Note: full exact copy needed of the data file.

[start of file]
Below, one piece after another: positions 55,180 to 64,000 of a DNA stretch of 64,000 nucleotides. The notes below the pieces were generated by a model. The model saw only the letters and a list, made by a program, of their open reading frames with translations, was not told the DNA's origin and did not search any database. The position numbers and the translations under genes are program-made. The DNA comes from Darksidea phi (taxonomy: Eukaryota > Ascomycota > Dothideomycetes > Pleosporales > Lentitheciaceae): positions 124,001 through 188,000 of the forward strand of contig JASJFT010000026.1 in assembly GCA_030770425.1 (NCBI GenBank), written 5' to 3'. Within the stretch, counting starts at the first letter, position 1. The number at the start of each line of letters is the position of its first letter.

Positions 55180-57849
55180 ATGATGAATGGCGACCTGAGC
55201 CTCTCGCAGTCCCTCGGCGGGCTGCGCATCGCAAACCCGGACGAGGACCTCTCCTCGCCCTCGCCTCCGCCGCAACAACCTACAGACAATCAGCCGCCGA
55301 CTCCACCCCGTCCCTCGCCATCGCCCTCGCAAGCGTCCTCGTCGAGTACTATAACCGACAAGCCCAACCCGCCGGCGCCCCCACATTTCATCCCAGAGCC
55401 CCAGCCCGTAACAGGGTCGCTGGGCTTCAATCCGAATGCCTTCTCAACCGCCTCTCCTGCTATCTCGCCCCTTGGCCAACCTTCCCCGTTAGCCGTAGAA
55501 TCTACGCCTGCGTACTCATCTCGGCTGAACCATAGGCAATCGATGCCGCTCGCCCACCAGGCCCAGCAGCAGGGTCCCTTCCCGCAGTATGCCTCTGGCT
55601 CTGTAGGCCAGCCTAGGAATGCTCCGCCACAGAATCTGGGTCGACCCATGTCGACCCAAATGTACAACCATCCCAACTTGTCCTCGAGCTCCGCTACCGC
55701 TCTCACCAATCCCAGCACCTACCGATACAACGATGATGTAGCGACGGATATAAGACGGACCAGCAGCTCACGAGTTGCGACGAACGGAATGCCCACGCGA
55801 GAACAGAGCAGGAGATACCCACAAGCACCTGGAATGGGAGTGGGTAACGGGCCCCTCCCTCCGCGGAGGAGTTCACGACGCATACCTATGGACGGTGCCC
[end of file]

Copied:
Below, one piece after another: positions 55,180 to 64,000 of a DNA stretch of 64,000 nucleotides. The notes below the pieces were generated by a model. The model saw only the letters and a list, made by a program, of their open reading frames with translations, was not told the DNA's origin and did not search any database. The position numbers and the translations under genes are program-made. The DNA comes from Darksidea phi (taxonomy: Eukaryota > Ascomycota > Dothideomycetes > Pleosporales > Lentitheciaceae): positions 124,001 through 188,000 of the forward strand of contig JASJFT010000026.1 in assembly GCA_030770425.1 (NCBI GenBank), written 5' to 3'. Within the stretch, counting starts at the first letter, position 1. The number at the start of each line of letters is the position of its first letter.

Positions 55180-57849
55180 ATGATGAATGGCGACCTGAGC
55201 CTCTCGCAGTCCCTCGGCGGGCTGCGCATCGCAAACCCGGACGAGGACCTCTCCTCGCCCTCGCCTCCGCCGCAACAACCTACAGACAATCAGCCGCCGA
55301 CTCCACCCCGTCCCTCGCCATCGCCCTCGCAAGCGTCCTCGTCGAGTACTATAACCGACAAGCCCAACCCGCCGGCGCCCCCACATTTCATCCCAGAGCC
55401 CCAGCCCGTAACAGGGTCGCTGGGCTTCAATCCGAATGCCTTCTCAACCGCCTCTCCTGCTATCTCGCCCCTTGGCCAACCTTCCCCGTTAGCCGTAGAA
55501 TCTACGCCTGCGTACTCATCTCGGCTGAACCATAGGCAATCGATGCCGCTCGCCCACCAGGCCCAGCAGCAGGGTCCCTTCCCGCAGTATGCCTCTGGCT
55601 CTGTAGGCCAGCCTAGGAATGCTCCGCCACAGAATCTGGGTCGACCCATGTCGACCCAAATGTACAACCATCCCAACTTGTCCTCGAGCTCCGCTACCGC
55701 TCTCACCAATCCCAGCACCTACCGATACAACGATGATGTAGCGACGGATATAAGACGGACCAGCAGCTCACGAGTTGCGACGAACGGAATGCCCACGCGA
55801 GAACAGAGCAGGAGATACCCACAAGCACCTGGAATGGGAGTGGGTAACGGGCCCCTCCCTCCGCGGAGGAGTTCACGACGCATACCTATGGACGGTGCCC